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NFL Combine results: 4 winners and 3 losers from QBs on bench press, 40-yard dash and more

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Joe Burrow and Tua Tagovailoa didn’t participate in drills on Thursday, but there were plenty of other star QBs in primetime.

NFL: Combine Brian Spurlock-USA TODAY Sports

Quarterbacks get more scrutiny than any other position, and the NFL Scouting Combine is no different. The position is among the first groups to take part in on-field workouts in Indianapolis, going alongside the tight ends and wide receivers.

The frontrunners to be the first two quarterbacks drafted, LSU’s Joe Burrow and Alabama’s Tua Tagovailoa, didn’t participate in drills Thursday night. Burrow is letting his collegiate resume speak for itself, whereas Tagovailoa is still rehabbing his season-ending hip injury he suffered in November.

But there was still plenty of spotlight to go around. Oklahoma’s Jalen Hurts, Oregon’s Justin Herbert, and Utah State’s Jordan Love all had a chance to help themselves in Indy, and all of them arguably did. Other guys like Jacob Eason of Washington and Steven Montez of Colorado showed up, too.

Last year, we saw just three quarterbacks taken in the first round, a drop-off compared to five first-rounders in 2018. Will there be more this time around?

Let’s run through the QBs who stood out during combine drills, for better or worse (in no particular order).

Check out our overall combine winners and losers, as well as the wide/receiver, running back, DL/linebacker, and defensive back position groups.

Winners

1. Jalen Hurts, Oklahoma

Folks will continue to be divided about Hurts as a passer — nothing about the combine can change that. But he did run a bit faster than expected, clocking in with an unofficial 4.59 in the 40-yard dash. His official time was later adjusted to an even better 4.54 seconds.

That’s pretty dang fast for a guy as big and bulky as Hurts is. He’s not going to outrun Lamar Jackson any time soon, but for a strong-armed big dude, he was flying. Hurts was also tied for the top broad jump among quarterbacks at 10’5.

Finally, Hurts impressed in throwing drills, too. There were no errant throws and his deep throws looked particularly good. His accuracy and consistency are two big sticking points with experts, and he passed in both marks on Thursday.

2. Justin Herbert, Oregon

Herbert fell victim to some anonymous scout reports about his “leadership,” but that didn’t stall him on the field. He looked great in throwing drills for quarterbacks, consistently hitting his marks. He was especially good on the deep ball:

In addition to excelling in the passing drills, Herbert ran a strong 40-yard dash, clocking in at an official 4.68. He also finished second among quarterbacks in the vertical jump (35.5 inches) and third in the broad jump (10’3).

Leave it to Gil Brandt to summarize Herbert’s day for you:

3. Jordan Love, Utah State

Love’s biggest knock is the number of interceptions he threw in college, but that’s not something he can really change at the combine. Still, he had about as good a day as he could have had.

He threw well in the drills, with no big drops or shaky passes. Love also finished tied for second among quarterbacks with a 35.5-inch vertical leap, and finished fifth in the broad jump at 9’10.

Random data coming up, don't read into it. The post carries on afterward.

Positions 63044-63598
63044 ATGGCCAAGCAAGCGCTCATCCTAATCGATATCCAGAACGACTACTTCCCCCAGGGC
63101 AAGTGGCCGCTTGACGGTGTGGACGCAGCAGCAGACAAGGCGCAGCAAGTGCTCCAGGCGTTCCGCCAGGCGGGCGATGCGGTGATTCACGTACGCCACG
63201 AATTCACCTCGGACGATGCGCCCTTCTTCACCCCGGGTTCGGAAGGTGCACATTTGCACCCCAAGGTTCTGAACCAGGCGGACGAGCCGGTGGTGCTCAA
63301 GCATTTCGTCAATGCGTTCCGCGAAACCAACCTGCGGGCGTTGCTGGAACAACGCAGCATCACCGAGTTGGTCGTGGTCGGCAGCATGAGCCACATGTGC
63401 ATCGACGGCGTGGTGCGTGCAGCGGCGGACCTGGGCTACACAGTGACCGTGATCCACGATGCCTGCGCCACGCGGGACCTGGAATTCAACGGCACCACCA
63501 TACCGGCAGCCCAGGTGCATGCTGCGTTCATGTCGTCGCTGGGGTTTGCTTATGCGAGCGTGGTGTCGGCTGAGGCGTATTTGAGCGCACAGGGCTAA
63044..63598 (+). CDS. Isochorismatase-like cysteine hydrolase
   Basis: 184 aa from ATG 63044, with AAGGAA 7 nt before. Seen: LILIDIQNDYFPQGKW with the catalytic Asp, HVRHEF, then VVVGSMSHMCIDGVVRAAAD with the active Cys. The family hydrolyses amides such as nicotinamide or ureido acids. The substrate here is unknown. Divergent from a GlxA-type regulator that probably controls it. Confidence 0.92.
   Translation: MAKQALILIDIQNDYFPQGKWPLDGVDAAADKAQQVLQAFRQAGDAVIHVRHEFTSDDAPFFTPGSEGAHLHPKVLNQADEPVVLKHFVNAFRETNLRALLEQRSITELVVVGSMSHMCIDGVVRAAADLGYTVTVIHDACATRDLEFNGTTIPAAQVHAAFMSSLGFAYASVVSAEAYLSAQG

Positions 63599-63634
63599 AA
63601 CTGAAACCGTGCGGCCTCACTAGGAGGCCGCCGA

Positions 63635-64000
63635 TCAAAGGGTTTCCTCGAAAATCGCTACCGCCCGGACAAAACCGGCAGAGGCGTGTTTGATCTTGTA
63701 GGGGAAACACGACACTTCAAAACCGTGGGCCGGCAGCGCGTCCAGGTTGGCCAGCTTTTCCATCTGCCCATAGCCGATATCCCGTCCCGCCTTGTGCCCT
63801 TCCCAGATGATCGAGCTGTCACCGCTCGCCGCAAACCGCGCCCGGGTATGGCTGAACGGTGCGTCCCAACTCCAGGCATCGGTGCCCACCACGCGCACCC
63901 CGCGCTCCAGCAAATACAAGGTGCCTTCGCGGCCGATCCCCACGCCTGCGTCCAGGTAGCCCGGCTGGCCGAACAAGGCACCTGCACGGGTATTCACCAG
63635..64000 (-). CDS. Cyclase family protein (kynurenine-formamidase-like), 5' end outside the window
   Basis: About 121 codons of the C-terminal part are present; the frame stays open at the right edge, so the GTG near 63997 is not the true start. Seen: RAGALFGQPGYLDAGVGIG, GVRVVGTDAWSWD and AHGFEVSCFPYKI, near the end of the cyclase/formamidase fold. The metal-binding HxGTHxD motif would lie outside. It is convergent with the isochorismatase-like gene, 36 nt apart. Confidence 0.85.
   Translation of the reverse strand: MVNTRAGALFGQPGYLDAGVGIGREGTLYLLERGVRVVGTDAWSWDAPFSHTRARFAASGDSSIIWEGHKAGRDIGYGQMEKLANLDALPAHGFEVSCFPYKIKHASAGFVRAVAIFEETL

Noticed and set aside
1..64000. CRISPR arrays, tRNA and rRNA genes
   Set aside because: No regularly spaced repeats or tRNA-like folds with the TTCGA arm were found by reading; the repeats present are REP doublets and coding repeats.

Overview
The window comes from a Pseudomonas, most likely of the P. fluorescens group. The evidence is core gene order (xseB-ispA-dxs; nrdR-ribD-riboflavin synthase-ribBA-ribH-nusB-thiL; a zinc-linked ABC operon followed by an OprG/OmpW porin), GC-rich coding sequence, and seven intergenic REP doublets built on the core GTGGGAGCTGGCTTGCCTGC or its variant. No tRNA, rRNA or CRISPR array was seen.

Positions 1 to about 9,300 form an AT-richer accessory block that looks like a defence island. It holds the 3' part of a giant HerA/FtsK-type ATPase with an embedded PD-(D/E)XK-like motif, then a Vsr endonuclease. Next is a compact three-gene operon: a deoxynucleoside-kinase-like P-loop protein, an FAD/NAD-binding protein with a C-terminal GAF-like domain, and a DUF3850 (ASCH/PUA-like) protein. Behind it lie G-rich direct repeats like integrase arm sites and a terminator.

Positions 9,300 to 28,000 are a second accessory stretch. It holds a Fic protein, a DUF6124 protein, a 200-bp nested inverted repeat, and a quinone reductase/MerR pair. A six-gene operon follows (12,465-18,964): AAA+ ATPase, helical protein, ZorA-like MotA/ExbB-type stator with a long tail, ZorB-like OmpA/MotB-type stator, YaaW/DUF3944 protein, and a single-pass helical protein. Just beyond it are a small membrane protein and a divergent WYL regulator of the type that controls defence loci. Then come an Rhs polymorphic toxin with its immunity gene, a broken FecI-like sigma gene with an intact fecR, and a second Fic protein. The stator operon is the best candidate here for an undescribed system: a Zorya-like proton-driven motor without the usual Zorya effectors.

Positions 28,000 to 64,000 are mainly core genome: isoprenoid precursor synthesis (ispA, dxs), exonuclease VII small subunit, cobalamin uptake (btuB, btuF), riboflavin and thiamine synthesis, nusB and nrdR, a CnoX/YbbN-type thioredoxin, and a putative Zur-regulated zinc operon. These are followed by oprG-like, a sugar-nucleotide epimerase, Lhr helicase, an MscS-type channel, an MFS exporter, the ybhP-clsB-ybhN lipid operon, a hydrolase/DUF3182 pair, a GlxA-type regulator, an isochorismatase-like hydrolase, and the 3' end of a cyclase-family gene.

On the NFL Network broadcast, Ian Rapoport said buzz was picking up about Love as a potential top-10 pick.

4. Steven Montez, Colorado

Quarterbacks don’t tend to turn heads in the 40-yard dash, but Montez did just that when he put up a 4.68 in his attempt on Thursday. That wasn’t fastest among quarterbacks, but it was tied for third. And, it should be noted, he’s 6’4 and 235 pounds.

That’s a lot of man to be moving that quick.

He was also sixth-best in the broad jump at 9’9 and sixth-best in the vertical leap with 33 inches.

Losers

1. Anybody who wanted to see Burrow throw at the combine

Burrow is the consensus first overall pick and is expected to be the Bengals’ franchise quarterback of the future. Truthfully, they don’t need to see Burrow compete in any drills or run the 40-yard dash, but it would have been nice to see him buck the trend of the top passers avoiding combine work.

Despite not taking part in the on-field workouts, Burrow has already made combine headlines for his small hands, and also the silly narrative that he might spurn the Bengals if they pick him (he won’t).

2. Jake Fromm, Georgia

Fromm is one of the more divisive quarterback prospects in this draft. More than anything, he needed to come out and wow at the combine, but he failed to do that. He wasn’t awful by any stretch — but he didn’t impress in throwing drills. Notably, one of the worst throws on the day was one of Fromm’s deep balls.

That’s a worrying sign given a lack of arm strength is one of the bigger knocks against him. He did go on to complete his other deep passes, but the one that went awry floated for ages, and his other passes were a little high.

He also posted the slowest 40-yard dash among quarterbacks:

3. Whoever said Jacob Eason was “too comfortable” in combine interviews

Combine interviews are weird by design, and that generally leads to some strange reports. One that stood out on Thursday was a report from Todd McShay of ESPN claiming Eason was “too comfortable” in his combine interviews.

Huh?

I have no idea what teams genuinely think about Eason’s interviews, but “too comfortable” doesn’t sound like a complaint that’s going to stick. More importantly, though, was how Eason looked when he actually took the field on Thursday.

Eason looked good throwing the ball, especially on deep passes. His accuracy was on point and he looked, well, comfortable. So maybe there’s something to that report after all.